FHA Loan

Dan Kohn (dan@teledesic.com)
Sat, 23 Aug 1997 19:36:34 -0700

[* Hard to believe this is true, but pretty clever. - dan *]

> For all those who have had fun in the home loan market.
> A New Orleans lawyer sought an FHA (Federal Housing Administration)
> loan for a client. He was told that the loan would be granted if he
> could prove satisfactory title to a parcel of property being offered
> as collateral.
> The title to the property dated back to 1803, which took the lawyer
> three months to track down.
> After sending the information to FHA, he received the following reply:
> "Upon review of your letter adjoining your client's loan application,
> we note that the request is supported by an Abstract of Title. While
> we compliment the able manner in which you prepared and presented the
> application, we must point out that you have only cleared the Title to
> the proposed collateral property back to the year 1803. Before final
> approval can be accorded, it will be necessary to clear the title back
> to its origin."
> Annoyed, the lawyer responded as follows: "Your letter regarding
> Titles in Case No. 189156 has
> been received. I note that you wish to have Titles extended further
> than the 194 years covered by the present application. I was unaware
> that any educated person in this country, particularly those working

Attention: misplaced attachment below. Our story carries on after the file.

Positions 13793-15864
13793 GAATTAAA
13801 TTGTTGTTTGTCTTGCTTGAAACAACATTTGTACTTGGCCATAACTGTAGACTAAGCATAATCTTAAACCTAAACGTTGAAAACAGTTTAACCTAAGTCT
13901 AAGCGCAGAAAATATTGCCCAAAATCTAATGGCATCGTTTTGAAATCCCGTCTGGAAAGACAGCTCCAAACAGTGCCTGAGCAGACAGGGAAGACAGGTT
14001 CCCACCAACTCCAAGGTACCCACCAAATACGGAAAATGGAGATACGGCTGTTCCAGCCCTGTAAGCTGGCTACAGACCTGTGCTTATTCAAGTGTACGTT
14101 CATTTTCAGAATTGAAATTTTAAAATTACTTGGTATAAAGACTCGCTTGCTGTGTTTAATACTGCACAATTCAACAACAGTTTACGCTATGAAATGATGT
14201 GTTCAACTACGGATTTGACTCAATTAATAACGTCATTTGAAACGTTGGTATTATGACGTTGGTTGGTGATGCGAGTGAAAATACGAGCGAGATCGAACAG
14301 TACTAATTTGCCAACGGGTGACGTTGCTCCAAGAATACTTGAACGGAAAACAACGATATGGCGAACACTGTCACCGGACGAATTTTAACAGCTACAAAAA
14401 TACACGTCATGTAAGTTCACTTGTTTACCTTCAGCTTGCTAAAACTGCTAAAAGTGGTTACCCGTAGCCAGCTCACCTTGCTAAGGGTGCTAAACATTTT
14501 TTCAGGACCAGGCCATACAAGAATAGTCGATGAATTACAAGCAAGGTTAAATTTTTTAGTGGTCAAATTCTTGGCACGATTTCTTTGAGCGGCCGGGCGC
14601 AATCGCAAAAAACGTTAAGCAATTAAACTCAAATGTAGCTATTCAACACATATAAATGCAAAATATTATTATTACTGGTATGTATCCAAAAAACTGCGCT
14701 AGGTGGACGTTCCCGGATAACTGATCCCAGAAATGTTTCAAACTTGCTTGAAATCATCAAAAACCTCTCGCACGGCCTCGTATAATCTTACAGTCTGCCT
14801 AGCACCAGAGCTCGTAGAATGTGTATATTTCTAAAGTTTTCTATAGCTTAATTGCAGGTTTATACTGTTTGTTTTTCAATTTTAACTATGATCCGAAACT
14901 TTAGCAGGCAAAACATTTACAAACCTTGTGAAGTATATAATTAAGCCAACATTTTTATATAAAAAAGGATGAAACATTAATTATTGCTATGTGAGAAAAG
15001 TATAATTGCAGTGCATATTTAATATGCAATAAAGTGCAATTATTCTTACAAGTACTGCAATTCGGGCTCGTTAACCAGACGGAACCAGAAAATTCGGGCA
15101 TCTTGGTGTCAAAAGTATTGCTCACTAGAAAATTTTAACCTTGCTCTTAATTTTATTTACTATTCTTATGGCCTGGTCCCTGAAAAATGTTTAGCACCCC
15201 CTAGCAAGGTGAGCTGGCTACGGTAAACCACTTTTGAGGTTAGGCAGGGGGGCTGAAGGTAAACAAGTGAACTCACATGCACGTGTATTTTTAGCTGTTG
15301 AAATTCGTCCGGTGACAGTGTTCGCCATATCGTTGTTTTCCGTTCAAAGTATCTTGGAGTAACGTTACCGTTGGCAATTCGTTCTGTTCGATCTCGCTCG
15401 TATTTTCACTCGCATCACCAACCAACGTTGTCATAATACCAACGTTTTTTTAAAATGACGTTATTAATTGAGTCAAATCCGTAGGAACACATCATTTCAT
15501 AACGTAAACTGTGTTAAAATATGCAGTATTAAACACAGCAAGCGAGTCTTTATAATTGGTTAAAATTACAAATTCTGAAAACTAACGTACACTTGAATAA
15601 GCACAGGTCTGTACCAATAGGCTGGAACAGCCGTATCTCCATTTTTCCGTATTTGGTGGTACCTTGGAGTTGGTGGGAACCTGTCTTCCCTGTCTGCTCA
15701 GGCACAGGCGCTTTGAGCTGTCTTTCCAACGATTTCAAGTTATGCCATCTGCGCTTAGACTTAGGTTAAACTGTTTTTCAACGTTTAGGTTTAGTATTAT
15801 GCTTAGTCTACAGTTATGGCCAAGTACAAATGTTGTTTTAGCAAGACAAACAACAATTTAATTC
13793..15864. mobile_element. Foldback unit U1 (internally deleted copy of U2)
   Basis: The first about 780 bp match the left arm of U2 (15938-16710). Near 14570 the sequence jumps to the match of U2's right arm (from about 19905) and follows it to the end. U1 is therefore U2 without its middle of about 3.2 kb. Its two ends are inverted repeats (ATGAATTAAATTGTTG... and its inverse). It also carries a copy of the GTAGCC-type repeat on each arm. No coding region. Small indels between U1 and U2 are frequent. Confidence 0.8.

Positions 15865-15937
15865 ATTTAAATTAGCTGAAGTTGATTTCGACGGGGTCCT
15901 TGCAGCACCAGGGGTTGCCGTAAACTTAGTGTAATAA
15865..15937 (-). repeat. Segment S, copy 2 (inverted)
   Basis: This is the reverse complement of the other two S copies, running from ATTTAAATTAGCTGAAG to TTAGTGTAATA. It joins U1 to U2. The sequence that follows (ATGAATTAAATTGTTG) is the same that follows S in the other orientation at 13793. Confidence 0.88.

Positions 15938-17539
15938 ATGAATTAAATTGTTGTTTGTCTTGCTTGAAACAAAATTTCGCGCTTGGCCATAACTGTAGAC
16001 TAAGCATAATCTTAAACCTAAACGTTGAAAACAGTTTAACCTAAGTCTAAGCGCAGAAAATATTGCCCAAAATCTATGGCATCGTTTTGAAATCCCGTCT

> in the property arena, would not know that Louisiana was purchased by
> the U.S. from France in 1803, the year of origin identified in our
> application.
> For the edification of uninformed FHA bureaucrats, the title to the
> land prior to U.S. ownership was obtained from France, which had
> acquired it by Right of Conquest from Spain. The land came into
> possession of Spain by Right of Discovery made in the year 1492 by a
> sea captain named Christopher Columbus, who had been granted the
> privilege of seeking a new route to India by the then reigning
> monarch, Isabella. The good queen, being a pious woman and careful
> about titles, almost as much as the FHA, took the precaution of
> securing the blessing of the Pope before she sold her jewels to fund
> Columbus' expedition.
> Now the Pope, as I'm sure you know, is the emissary of Jesus Christ,
> the Son of God. And God, it is commonly accepted, created this world.
> Therefore, I believe it is safe to presume that He also made that part
> of the world called Louisiana. I hope you are satisfied.
> Now, may we have our loan?